A friend of mine wrote:
So the issue comes up again. After a few months, the people in [Currie Hall] have all drifted into cliques. Typical of [S]ingaporeans.
But I have to disagree with him. I think he’s being a little too harsh on Singaporeans.
People all over the world drift into cliques; it’s simply part and parcel of being human. We all have some people whose company we prefer over others. Pretending it’s otherwise — that we all should treat each other on equal footing, that we like each other equally — is a ridiculous concept.
I asked another friend of mine if he intended to move out of Currie Hall. He told me that though he’d get much closer to the people he moved out with, he’d have much fewer friends.
I, having intended to move out for a long time, asked him (rhetorically) how many real friends he had here. “Not everyone here’s your friend,” I said.
He thought about it for a while, and seemed to agree with me, at least somewhat.
I continued, “I once tried to be everyone’s friend. But I found that I was spreading myself too thin. I realised I couldn’t put into every relationship or friendship equal amounts of energy. After a while, I realised that I had to focus energies on a smaller group of friends.”
“I never,” he said, pausing a moment or two, “thought about it that way. I guess I never really had any close friends.”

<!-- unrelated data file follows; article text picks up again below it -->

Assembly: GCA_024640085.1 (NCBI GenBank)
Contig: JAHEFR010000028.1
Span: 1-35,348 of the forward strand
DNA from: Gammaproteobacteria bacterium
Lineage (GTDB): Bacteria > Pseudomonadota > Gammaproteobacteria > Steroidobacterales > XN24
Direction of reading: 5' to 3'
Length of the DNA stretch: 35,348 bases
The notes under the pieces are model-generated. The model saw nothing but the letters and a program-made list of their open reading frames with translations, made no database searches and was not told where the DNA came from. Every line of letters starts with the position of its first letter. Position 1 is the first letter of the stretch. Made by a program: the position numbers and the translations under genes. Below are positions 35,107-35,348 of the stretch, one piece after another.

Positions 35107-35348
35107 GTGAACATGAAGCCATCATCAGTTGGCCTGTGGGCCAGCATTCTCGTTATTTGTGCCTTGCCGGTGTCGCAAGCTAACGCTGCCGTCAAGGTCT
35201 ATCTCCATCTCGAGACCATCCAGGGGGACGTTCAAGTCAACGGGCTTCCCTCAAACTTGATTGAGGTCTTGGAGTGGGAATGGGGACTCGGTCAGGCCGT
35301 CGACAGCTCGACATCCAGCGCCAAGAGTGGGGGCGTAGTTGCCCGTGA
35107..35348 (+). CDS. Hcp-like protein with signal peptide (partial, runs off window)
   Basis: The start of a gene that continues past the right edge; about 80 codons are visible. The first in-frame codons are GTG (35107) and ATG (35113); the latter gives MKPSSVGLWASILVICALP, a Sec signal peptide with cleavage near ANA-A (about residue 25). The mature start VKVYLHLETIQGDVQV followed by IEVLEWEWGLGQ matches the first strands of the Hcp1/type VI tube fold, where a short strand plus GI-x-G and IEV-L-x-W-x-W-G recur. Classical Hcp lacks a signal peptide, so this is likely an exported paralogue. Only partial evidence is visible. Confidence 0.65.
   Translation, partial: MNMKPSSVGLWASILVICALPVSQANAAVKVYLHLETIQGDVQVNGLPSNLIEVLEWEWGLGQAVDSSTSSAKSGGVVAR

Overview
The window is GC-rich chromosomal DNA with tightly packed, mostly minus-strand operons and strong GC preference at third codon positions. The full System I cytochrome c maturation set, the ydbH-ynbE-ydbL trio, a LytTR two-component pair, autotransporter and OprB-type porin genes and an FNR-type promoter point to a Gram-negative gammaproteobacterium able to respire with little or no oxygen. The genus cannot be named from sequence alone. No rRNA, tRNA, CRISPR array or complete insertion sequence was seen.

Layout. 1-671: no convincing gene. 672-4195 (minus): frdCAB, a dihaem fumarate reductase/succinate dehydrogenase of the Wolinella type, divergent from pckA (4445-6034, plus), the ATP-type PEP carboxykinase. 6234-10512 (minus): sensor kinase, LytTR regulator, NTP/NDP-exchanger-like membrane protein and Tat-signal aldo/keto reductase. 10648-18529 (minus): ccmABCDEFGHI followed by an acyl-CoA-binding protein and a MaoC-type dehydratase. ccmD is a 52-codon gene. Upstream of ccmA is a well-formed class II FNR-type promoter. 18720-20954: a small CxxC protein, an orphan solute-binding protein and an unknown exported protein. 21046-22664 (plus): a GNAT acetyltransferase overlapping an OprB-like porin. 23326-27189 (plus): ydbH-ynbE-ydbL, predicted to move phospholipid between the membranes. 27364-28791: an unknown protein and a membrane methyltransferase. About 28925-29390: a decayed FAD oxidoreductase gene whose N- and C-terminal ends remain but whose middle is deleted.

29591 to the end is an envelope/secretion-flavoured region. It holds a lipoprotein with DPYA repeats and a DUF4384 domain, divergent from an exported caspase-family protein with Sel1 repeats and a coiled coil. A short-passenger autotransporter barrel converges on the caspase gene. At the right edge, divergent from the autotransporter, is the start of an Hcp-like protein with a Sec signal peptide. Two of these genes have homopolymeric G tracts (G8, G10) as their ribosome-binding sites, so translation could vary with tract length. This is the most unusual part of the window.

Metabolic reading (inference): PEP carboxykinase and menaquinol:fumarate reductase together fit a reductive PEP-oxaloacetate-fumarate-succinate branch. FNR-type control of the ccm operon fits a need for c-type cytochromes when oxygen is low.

It didn’t really surprise me that he told me that. My friend was a diplomat, someone that had no close friends, but who made no enemies, at least not here in Currie Hall. I, too, was once such a person, and probably to some extent still am. But I made the conscious choice to limit my circle of close friends, realising that I couldn’t give everyone the same amount of “me”.
I felt it would be unreasonable to expect a 100% from every single relationship in a large circle of friends when I could only give each 60% of my energies.
“My circle of friends started out small,” I said, “small but close. Then expanded to a large circle of friends, though not really close. Over time, I found the circle of friends shrinking, but within these friends our friendships were stronger.”
I paused for a while, and then added, “it’s like a bell curve! Few friendships grow to become many, then shrink again.”
It’s just the way life goes.
I love to read and write. Professionally, data science, technology, and sales ops are my thing. In my non-professional life, I aspire quite simply to be a good person, and encourage others to do the same. For those who care, I test as INFJ in the MBTI.